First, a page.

06 February 2018

Competition and Consumption

'English Competition Law Before 1900' (Fordham Law Legal Studies Research Paper) by Barry E. Hawk comments
English competition law before 1900 developed over the course of many centuries beginning in the medieval period. That development reflected changes in political conditions, economic theories, and broader cultural values. English competition law mirrored the historical movements in England from the medieval ideal of fair prices and just wages to 16th and 17th century nation state mercantilism to the 18th and 19th century Industrial Revolution, laissez faire capitalism and freedom of contract. The development of English competition law is rich in insights for modern antitrust issues like the adaptability of case law and legislation to changing economic conditions, the role of economic theories in the formulation of legal rules, and the role of political and social values in competition policy. 
Today the predominant if not exclusive emphasis on economics in the application of modern antitrust laws has resulted in a quasi-regulatory system far more technical, specialized and narrowly focused than the case making of generalist English common law judges. Modern antitrust law adapts well to changes in economic theories and conditions but it is less adaptable than English common law to shifts in political and social values. This lack of adaptability is viewed by most commentators as a beneficial insulation of decision-making from political or social influences. Proponents of non-economic policy concerns (like fear of concentration for political or social reasons), on the other hand, are forced to formulate their concerns in economic terms because of the prevailing view that only economics counts in antitrust. They would have had an easier task under the English common law.
For a trip to the dark side - one requiring substantive intervention by regulators - I note the TGA's statement last month regarding encapsulated placentas and other placentophagy.

The TGA states
The TGA is aware of several websites offering expectant mothers services for the preparation of the placenta for consumption; a practice known as placentophagy. We are advising expectant mothers to be aware of the potential risks associated with placenta consumption. 
A range of preparation methods are offered, including cooking or drying and encapsulating, with the intention for you, family members or others to consume the placental material after childbirth. More rarely, websites may also offer placenta or placenta-containing medicines made from other human sources. Often these services are offered by a midwife or doula; generally people who provide support and advice to women during pregnancy, birth and after birth. 
There is currently no evidence to support the claims of health benefits associated with consuming human placenta, and the broader risks are unknown.
Quite so, given that processes for preparing the placenta for ingestion, through for example steaming, are likely to substantially reduce pharmacologically active compounds.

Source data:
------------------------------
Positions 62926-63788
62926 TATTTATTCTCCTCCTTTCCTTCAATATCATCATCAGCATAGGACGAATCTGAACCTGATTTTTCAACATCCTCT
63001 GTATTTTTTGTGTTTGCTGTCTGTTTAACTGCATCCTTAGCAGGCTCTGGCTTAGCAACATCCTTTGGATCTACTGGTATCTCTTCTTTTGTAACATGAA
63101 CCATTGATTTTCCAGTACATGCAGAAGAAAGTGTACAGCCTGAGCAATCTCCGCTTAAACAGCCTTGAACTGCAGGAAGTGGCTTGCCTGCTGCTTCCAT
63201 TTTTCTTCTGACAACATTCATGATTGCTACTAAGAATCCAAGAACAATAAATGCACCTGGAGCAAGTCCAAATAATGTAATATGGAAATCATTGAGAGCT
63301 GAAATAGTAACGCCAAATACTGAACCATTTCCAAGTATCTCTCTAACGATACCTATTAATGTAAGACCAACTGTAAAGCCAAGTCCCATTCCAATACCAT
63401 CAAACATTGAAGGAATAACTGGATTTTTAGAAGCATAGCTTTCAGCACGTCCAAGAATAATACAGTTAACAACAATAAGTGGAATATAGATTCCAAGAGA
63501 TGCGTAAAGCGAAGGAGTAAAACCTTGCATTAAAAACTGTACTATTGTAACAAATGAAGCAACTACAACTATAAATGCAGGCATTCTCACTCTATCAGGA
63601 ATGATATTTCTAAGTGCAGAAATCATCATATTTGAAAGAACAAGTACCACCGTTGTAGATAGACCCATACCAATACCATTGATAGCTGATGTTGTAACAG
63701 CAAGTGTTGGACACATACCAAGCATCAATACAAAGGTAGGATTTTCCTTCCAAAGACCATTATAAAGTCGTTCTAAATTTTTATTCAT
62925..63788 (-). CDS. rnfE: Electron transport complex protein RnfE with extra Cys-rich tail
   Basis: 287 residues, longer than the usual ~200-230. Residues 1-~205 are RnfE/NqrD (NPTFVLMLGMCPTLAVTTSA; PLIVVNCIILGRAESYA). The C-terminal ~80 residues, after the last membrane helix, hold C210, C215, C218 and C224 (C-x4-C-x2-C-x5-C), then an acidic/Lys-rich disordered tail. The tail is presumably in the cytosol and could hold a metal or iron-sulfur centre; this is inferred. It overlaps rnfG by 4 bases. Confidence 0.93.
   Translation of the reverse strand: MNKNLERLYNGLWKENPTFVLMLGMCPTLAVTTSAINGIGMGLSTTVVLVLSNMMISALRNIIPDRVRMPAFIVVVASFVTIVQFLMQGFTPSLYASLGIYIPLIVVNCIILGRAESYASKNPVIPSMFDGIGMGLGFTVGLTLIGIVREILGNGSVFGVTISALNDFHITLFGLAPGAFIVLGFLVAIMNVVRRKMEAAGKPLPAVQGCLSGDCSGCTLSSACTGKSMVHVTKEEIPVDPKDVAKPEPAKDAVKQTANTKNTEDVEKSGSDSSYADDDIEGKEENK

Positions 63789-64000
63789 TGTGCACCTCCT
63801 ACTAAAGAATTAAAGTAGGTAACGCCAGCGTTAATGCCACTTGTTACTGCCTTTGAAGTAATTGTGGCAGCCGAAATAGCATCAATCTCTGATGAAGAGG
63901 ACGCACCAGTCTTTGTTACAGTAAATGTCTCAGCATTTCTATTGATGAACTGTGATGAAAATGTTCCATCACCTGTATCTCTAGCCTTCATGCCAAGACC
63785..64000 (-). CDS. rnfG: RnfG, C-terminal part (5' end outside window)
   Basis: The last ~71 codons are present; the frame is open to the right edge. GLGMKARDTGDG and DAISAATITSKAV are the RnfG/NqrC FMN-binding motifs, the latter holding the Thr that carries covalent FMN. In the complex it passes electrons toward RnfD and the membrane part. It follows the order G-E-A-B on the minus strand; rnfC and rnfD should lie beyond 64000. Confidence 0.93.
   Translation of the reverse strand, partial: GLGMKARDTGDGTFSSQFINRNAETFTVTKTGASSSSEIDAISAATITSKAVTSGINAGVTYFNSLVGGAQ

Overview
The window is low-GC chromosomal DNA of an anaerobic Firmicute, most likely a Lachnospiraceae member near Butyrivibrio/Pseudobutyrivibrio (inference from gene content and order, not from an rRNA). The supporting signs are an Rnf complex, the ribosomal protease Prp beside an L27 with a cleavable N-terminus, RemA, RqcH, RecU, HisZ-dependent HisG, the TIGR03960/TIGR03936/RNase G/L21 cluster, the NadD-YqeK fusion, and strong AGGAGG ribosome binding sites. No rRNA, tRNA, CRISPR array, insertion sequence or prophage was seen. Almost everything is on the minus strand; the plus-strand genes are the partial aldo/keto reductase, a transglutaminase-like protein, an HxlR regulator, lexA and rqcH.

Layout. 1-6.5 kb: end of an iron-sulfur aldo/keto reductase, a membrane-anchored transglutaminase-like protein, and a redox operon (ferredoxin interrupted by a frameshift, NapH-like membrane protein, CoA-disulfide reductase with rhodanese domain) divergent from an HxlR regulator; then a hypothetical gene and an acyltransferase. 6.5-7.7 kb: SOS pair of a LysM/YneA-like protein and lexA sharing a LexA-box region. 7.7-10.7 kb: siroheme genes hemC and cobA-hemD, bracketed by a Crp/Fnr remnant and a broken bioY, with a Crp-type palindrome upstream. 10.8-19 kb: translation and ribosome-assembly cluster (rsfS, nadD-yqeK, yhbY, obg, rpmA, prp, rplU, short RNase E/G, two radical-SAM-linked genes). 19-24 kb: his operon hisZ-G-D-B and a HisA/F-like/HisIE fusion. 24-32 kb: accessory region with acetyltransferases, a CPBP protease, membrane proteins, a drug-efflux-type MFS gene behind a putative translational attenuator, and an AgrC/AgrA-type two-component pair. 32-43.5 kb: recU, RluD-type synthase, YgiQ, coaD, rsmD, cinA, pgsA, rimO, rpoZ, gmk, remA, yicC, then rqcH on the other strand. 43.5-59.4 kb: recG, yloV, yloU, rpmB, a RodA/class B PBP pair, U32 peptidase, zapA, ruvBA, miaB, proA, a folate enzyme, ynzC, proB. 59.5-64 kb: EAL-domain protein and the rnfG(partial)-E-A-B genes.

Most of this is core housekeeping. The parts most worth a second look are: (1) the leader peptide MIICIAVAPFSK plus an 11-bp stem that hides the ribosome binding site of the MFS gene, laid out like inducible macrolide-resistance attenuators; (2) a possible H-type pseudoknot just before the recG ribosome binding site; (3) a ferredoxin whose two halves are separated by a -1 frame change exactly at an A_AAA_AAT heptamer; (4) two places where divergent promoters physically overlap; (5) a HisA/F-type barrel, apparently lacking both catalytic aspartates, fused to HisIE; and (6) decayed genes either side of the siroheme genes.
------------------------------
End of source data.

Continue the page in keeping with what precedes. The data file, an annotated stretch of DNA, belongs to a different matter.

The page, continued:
The TGA goes on to refer to 'Potential health risks for consumers'
 As an expectant or new mother, you should be aware of the potential health risks associated with the preparation and consumption of your placenta. 
Human placenta is a biological material and is capable of containing and transmitting infectious agents, including bacteria and viruses. In addition, preparation may inadvertently introduce infectious agents. The risk of transmission may be even greater if your placenta is ingested by another person or you ingest another person's placenta. 
Generally the placenta is discarded after childbirth and as a result there are no regulations on how placental material is to be stored and prepared to ensure it is safe for consumption.
And the legal framework?
Potential legal implications for service providers 
Prepared placenta products, including in capsule or tablet form, are often associated with claims that consumption will have some therapeutic benefit for mothers and/or children, for example, improving mood, energy levels and milk production. 
Such claims run the risk of bringing these products under the regulatory framework that covers 'biologicals', governed by legislation that regulates therapeutic goods. This includes the Commonwealth Therapeutic Goods Act 1989 and corresponding legislation in several states and territories. 
Under the Therapeutic Goods Act 1989, it is an offence to make therapeutic biological products without holding the appropriate licence. The Regulatory framework for biologicals page provides further information on licensing requirements. The licence provisions are designed to ensure that the product is manufactured in conditions that will minimise risk to the user. Products that are classed as therapeutic goods must also be approved by the TGA to ensure they are of good quality, safe and effective for the intended purpose. 
These laws also contain substantial penalties, including criminal sanctions, for people making or supplying unapproved biological products, and prohibit the advertising of biological products to the public. 
Depending on the circumstances and the claims made in relation to the product, these laws could also apply to the midwife, doula or even the mother involved.
2014 comments by the UK Food Standards Agency and some research are noted here.